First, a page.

As an Italian-minded wine fanatic, I have gone through various phases of opinion when it comes to the country’s indigenous grape varieties being grown elsewhere. At first, not knowing any better, I expected the same result. Then, with more information and a dangerous passion, I flatly rejected them. Now, I’ve come back around to surveying them with greater curiosity: in the end, great raw materials beg for new interpretations from new landscapes and new visionaries. Like Australian Nebbiolo or Californian Nero d’Avola.
On the surface, this latter grape ought to work just fine in many of California’s wine regions, where the growing conditions mirror its homeland, Sicily. If anything, what has held the grape back is its reputation. Ten years ago, it was largely still being produced as a Cabernet Sauvignon wannabe: fully loaded, alcoholic, swinging for the seats. The emergence of a lighter, acidity-driven style — such as the head-turning wines of Arianna Occhipinti and COS — has proven that Nero d’Avola can be a star on its own merits.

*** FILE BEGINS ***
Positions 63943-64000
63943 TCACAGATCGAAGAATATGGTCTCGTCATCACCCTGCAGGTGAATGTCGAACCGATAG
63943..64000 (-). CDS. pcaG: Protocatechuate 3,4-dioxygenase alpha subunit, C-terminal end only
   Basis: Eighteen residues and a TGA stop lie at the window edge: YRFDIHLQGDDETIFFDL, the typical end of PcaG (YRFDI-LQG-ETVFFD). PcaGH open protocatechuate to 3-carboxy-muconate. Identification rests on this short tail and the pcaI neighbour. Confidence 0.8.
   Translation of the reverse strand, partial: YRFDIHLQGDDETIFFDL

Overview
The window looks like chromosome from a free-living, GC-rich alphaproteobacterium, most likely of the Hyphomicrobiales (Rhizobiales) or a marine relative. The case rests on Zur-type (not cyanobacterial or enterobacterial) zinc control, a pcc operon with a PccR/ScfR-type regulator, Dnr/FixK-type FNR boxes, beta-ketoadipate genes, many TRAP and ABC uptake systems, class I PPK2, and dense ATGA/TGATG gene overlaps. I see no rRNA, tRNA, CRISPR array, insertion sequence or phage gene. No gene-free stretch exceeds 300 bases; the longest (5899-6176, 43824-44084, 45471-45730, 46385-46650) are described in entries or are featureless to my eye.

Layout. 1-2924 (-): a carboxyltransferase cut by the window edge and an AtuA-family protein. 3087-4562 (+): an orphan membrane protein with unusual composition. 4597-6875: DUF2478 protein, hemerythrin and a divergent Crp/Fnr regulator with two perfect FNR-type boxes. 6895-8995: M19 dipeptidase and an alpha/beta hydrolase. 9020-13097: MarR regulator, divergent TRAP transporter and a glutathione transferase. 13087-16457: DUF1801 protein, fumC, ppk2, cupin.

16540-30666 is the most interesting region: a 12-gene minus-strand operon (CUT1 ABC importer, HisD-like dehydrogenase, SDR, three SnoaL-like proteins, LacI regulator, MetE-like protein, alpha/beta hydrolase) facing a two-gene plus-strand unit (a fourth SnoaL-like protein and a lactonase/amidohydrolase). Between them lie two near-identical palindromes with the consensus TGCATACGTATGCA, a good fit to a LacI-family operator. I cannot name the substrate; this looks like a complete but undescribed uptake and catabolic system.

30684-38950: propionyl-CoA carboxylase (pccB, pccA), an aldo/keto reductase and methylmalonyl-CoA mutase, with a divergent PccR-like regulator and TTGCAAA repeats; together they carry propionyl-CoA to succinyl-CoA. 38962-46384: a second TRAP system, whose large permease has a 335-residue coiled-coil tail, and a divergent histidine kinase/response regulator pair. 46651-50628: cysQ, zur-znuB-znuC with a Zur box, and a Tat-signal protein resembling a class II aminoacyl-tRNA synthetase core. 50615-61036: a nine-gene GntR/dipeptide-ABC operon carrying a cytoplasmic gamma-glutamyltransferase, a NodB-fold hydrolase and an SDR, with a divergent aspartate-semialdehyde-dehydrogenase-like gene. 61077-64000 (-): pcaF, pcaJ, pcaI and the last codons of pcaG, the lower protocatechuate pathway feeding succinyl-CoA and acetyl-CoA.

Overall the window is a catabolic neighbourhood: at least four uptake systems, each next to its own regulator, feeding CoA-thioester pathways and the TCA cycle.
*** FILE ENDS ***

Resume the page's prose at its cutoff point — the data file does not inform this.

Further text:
It appears that no one knows this better stateside than Martha Stoumen, who interned at COS in Sicily’s Vittoria region, and whose recent debut is full of promise.
I had sipped a brief encounter with her Nero d’Avola last winter at a trade tasting, and ever since I had been eager to revisit it. That time came recently. Once again, I was at my local pub — Annette Scratch-to-Table — with a friend and we were sharing a bottle and catching up on our lives. The most notable attribute of this Nero d’Avola is its bread-like qualities. It is a red wine that is fluent in Champagne.
“My goal is to make wines that are delicious and alive,” Stoumen recently told SevenFifty Daily, a profile that is fascinating to read. I’d say she’s accomplished that mission.
2017 Martha Stoumen Nero d’Avola
Mendocino AVA (California)
Grapes: Nero d’Avola (100%)
Practices: (organic & biodynamic practices)
Ratings: ★★★★★ (out of five)
• Food-friendliness: Impeccable
• Value: As expected
Tasting notes: A brilliant and original expression of Nero d’Avola from a promising new winemaker. The nose of this wine is vivid and expressive, suggesting a slight quality of breadiness often associated with wines that have undergone secondary fermentation; also suggested ripe cherries, dark berries and herbs. There is no mistaking this wine’s “natural” status, but that said, its liveliness, detailed character, structure and focused acidity make a convincing argument for minimal intervention done with this level of care. There was a sensation of minerals and petrichor on the finish. A delightful wine.
Serving suggestion: This wine welcomes a slight chill. Pairs beautifully with hearty pasta dishes or even just aged cheeses.
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